Authors: Janet Lane-Walters
Jenessa checked her med list and removed several plastic intravenous pouches from the refrigerator. The phone rang.
“ICU, Mrs. Robertson.”
“What can I do for you?” Dr. Carter asked.
“We need an ICU bed. Can either of your patients be transferred?”
As he answered, she bit her lower lip. “Are you sure?”
“There’s not much can be done for him. It’s a matter of time.”
“I’ll write the order. Don’t forget to counter-sign tomorrow.”
She hung up and pressed the heels of her hands against her eyes. As soon as she knew which unit, she’d have to move Tommy and lose control of his care. The nurses on the Med/Surg floors seldom had time for the extensive exercises of the hours of individual care. She would fail Tommy in a different way than she’d failed Chuck, but the results would be the same.
Before the transfer, she had meds to give. She saw to the other patients and moved to Tommy’s cubicle. The respirator alarm sounded. “Mrs. Sikes, page the house doctor stat.”
The respiratory therapist arrived. Pam pushed the code cart into the room. Jenessa pumped the blood pressure cuff. Her eyes focused on the reading.
“Sixty over forty.” Where was the house doctor? She strode to the door. “Is the house doctor on the way?”
“I didn’t call,” Mrs. Sikes said. “Tommy’s to go to Three South. Admitting wants the bed.”
“In the middle of a code?” Jenessa hit the emergency button on the wall outside the cubicle and dashed inside. “I’ll do the meds.” She studied the erratic heart rhythm on the monitor, opened the med drawer and removed several boxes of pre-mixed solutions. Then she added dopamine to an IV bag in anticipation of an order for something to raise Tommy’s blood pressure.
The house doctor entered, heard report and snapped orders. Jenessa hung the drip and slapped syringe after syringe into the doctor’s hand. Slowly, the pattern on the monitor changed from erratic to a more regular rhythm. Jenessa’s taut muscles uncoiled.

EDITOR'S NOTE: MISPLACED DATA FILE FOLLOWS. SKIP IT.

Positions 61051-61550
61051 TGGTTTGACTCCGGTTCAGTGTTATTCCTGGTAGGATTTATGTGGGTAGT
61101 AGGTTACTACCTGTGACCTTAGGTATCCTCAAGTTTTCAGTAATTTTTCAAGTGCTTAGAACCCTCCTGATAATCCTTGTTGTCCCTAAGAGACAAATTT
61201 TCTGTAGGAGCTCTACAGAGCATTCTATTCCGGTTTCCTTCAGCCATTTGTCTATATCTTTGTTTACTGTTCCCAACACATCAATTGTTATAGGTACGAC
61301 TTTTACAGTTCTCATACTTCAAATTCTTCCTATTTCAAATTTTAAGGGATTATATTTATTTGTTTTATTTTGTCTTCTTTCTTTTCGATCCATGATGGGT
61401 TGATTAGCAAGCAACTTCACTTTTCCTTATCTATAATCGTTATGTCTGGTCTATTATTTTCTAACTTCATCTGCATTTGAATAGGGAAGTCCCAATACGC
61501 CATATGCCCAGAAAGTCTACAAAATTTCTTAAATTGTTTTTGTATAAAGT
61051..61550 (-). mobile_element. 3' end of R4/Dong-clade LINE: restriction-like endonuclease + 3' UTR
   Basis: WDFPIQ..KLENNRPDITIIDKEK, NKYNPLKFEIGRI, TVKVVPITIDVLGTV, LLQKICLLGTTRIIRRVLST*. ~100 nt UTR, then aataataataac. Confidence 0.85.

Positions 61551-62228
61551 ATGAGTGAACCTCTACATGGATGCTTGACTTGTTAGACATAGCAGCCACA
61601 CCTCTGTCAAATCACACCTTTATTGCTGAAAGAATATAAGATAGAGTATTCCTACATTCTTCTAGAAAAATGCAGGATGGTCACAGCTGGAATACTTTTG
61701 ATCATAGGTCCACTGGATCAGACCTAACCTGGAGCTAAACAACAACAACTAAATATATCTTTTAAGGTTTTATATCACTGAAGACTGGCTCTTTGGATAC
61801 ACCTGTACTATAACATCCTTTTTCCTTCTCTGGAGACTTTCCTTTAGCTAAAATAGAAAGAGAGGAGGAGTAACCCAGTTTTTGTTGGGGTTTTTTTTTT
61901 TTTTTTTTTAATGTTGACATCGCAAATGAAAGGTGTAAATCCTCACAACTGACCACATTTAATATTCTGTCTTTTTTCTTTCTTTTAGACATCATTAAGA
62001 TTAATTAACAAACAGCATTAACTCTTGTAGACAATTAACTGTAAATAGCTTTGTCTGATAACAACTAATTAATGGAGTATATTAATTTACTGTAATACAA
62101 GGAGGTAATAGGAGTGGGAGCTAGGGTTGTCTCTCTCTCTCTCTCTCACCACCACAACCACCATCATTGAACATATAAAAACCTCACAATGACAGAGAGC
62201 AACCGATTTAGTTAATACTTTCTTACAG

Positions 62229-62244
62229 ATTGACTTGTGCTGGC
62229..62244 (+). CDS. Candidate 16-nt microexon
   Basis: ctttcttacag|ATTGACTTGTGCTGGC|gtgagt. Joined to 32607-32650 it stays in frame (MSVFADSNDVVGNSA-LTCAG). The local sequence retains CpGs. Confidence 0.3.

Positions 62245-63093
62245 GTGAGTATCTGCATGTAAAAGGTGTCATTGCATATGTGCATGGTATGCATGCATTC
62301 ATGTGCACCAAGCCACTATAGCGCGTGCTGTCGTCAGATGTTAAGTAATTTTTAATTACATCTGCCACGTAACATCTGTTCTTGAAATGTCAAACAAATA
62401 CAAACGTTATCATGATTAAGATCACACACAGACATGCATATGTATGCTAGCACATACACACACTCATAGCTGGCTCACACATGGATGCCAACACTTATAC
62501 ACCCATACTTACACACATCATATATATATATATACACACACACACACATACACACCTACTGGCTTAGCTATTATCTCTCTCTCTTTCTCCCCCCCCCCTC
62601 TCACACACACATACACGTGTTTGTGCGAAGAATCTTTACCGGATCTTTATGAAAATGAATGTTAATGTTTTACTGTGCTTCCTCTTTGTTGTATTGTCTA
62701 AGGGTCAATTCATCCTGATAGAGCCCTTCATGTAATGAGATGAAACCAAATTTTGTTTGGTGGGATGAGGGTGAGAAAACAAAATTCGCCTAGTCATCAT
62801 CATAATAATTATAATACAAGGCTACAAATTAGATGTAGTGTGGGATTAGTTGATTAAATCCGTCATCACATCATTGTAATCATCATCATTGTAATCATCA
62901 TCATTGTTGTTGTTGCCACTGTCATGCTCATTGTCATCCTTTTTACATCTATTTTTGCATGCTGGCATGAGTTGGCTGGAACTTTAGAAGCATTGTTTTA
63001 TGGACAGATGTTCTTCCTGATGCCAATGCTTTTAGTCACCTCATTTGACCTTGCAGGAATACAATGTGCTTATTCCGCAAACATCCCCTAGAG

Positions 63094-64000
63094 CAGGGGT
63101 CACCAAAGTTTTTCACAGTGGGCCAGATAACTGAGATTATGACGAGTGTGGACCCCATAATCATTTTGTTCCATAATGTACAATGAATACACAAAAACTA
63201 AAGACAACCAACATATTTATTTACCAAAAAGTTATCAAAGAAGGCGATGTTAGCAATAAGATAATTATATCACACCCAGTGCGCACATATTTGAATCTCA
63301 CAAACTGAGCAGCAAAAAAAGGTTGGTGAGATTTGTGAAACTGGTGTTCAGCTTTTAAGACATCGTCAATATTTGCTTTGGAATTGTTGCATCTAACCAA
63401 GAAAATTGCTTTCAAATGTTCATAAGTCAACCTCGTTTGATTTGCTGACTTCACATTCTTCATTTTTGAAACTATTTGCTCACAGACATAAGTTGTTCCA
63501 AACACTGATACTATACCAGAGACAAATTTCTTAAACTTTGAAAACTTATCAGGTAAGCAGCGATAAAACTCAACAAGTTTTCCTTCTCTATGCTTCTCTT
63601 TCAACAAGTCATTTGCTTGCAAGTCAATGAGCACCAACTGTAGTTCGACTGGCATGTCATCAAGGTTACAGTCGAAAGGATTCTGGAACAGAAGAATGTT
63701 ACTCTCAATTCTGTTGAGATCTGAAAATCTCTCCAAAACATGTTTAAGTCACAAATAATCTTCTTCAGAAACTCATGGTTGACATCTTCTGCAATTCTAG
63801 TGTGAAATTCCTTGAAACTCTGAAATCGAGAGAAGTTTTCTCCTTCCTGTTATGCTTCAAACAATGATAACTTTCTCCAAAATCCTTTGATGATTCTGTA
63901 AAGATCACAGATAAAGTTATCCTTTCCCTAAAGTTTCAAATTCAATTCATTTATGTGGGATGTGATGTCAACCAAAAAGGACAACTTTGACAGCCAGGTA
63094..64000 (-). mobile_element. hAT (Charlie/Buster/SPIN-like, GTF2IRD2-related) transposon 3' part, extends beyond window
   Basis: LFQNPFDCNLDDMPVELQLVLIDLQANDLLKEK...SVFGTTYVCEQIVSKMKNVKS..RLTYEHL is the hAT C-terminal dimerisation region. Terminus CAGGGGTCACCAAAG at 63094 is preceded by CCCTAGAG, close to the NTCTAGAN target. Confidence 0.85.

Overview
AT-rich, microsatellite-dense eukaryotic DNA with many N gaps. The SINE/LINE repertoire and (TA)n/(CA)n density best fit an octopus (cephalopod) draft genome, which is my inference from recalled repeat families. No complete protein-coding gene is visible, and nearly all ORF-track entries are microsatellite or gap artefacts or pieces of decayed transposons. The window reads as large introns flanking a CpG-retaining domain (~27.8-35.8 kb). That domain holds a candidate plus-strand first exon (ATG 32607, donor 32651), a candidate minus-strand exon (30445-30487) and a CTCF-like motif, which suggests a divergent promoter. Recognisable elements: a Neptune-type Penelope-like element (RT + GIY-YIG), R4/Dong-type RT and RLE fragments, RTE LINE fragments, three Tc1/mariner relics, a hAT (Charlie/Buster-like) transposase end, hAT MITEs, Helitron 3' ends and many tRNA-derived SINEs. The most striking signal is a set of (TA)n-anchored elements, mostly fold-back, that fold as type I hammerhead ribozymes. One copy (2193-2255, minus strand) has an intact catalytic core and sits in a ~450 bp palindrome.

The house doctor grinned. “One for our side. Maintain the drip until his pressure stabilizes at say, 110/70.”
Pam pushed the cart from the room. “I’ll restock. Now I owe you ninety-nine.”
Jenessa completed her check. Then she strode to the desk. “Mrs. Sikes, place a call to Dr. Carter.”
The unit clerk leaned her elbows on the desk. “You can’t stop the transfer. I told Admitting the bed would be ready in ten minutes. Transport’s on the way.”
“Call Dr. Carter.”
“You’re not the boss.”
Jenessa reached for the phone. “Why didn’t you call the house doctor?”
“I was busy with Admitting.” Mrs. Sikes glared. “Take Tommy Greene to 314 now.”
“He’s not going anywhere.” Jenessa dialed Dr. Carter’s number. She quickly explained what had happened. “Thanks. I’ll write the order.” She opened Tommy’s chart. “Let Admitting know and find out who has someone ready to be moved.”
Instead of reaching for the phone, Mrs. Sikes headed to the nurse manager’s office. “You’ll be sorry. Bev’s been waiting for you to pull something like this.”
Moments later, Sandra Wallace and Bev arrived at the desk. Sandra slammed her bulging briefcase on the counter. “Mrs. Robertson, do you have a hearing problem?”
“No.” Jenessa watched the briefcase tilt, spilling papers across the counter and onto the floor. She picked up a packet held together by a large clip. “How interesting. A copy of the contract the Board never received.”
“Give me that.” Sandra snatched the papers. “What’s behind your refusal to follow a doctor’s orders to transfer a patient?”
Jenessa looked past Sandra. Eric was leaning against the corner of the desk. She hoped he wouldn’t intervene. This was her fight.
“The patient coded. I’m sure Mrs. Sikes failed to say she refused to call the code.”
The ice in the dark-haired woman’s eyes made Jenessa shiver. “You manufactured the incident to keep him here. Everyone knows how attached you are to the boy.”
Jenessa thrust the code notes at Sandra. “Read these if you can. Sometimes I wonder if you are a nurse.”
“I graduated first in my class from Sutcliffe.”
“Figures.” Jenessa made a face. “Isn’t that the school where a person can become a nurse without ever seeing a patient?”